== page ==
By contrast, results from the English-language versions are fairly static, though they seem to begin trending slightly upward in recent years, at least in the Global Times: 

While both graphs that use of the term is increasing, the increase is greater in the Chinese-language versions of the papers, especially the Global Times. This suggests that “Cold War mentality” is being used as part of a nationalist narrative about American aggression. This is  especially the case for the Global Times, which has a strong nationalist bent. However, both  papers have used this terminology less in their foreign-oritented versions, which are more diplomatic and less nationalist in tone. Furthermore, the content of the articles, similar to those from 2000 onward in the first graph, is focused on criticizing the hostile foreign policy of other countries, not on self-criticism and internal debate, as is often the case in the U.S.

What does all this mean for U.S. foreign policy going forward? It is clear that there are multiple frameworks in use by Chinese sources to describe American behavior: “cold war” and the “third world” are two major ones, and there are almost certainly others. References to “Cold War mentality” seem to be used primarily to criticize threatening and zero-sum behavior by the U.S. and its allies, building wariness of such behavior and public support for Chinese policies at home. 

It is ironic that criticisms of current American foregn policy as risking or engaging in a “new cold war” or having a “cold war mentality” sound so similar to decades-old Chinese nationalist propaganda–propaganda which itself could create the hostile and zero-sum mentality it castigates. But it would be a mistake to discourage discussion of America’s China policy, or criticism of the U.S. government, just because the Chinese Communist Party is saying it too. Whether or not one agrees with the media’s criticism of the current policy approach, America’s free press is actually a foreign policy asset. It gives foreign observers more accurate information about whether a policy has broad public support, and thus whether it will survive successive Presidential administrations and iterations of Congress. This can calm tensions and prevent foreign governments from overreacting. Some of the same pieces from the Global Times and People’s Daily cited above are evidence of this; they continuously call on the U.S. to change course, which means their authors and publishers must believe that change is still possible.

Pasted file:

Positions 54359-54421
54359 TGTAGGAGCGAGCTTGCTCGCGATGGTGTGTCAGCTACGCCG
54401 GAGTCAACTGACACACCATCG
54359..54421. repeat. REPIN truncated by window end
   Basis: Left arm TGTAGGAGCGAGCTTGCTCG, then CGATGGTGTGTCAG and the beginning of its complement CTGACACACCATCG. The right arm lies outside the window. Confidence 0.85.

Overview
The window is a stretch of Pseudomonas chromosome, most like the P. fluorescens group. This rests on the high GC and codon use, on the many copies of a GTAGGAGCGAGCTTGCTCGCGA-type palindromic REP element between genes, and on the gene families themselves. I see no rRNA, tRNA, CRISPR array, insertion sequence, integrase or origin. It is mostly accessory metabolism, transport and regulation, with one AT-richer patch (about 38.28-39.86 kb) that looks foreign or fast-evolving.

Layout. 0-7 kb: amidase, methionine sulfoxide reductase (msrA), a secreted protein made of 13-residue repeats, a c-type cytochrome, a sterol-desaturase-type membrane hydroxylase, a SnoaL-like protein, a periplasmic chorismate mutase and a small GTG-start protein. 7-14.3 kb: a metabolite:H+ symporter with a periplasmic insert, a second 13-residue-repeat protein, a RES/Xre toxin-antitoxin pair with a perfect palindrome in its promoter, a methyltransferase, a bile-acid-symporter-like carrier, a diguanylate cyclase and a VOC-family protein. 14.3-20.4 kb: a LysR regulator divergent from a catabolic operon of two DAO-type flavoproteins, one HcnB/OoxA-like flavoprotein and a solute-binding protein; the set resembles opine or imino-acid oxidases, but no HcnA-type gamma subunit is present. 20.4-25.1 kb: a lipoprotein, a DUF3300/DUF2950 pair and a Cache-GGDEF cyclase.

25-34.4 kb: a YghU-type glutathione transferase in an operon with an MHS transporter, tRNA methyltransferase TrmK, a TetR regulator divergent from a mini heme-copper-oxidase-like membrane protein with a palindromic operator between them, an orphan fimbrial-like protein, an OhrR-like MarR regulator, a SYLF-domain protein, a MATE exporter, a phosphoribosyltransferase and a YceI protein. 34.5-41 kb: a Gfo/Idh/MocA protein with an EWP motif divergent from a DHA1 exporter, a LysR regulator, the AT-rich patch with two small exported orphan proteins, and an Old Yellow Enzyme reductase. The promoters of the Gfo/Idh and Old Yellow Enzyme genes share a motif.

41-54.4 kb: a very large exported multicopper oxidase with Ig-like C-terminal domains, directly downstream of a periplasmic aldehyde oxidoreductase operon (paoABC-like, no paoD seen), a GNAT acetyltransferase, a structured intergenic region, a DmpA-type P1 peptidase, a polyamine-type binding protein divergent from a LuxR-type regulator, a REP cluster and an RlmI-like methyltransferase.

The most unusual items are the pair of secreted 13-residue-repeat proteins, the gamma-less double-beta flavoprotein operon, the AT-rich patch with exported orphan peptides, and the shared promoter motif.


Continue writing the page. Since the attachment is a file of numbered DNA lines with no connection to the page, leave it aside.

The Chinese people lack the right of free speech, and they also lack a platform they can use to vigorously debate their government’s foreign policy. One result is that foreign observers mistakenly assume unanimous support for the Chinese government’s more hawkish policies, which can make China itself seem more threatening than it actually is. Perhaps watching the “new cold war” debate in the U.S. unfold will help the Chinese people see the value of free expression to good government. But until then, Americans should remember that cold war terminology does not mean the same thing in China that it does here. Hopefully, keeping this context in mind will help prevent American observers from overreacting to CCP bluster and making this “cold war” language a reality.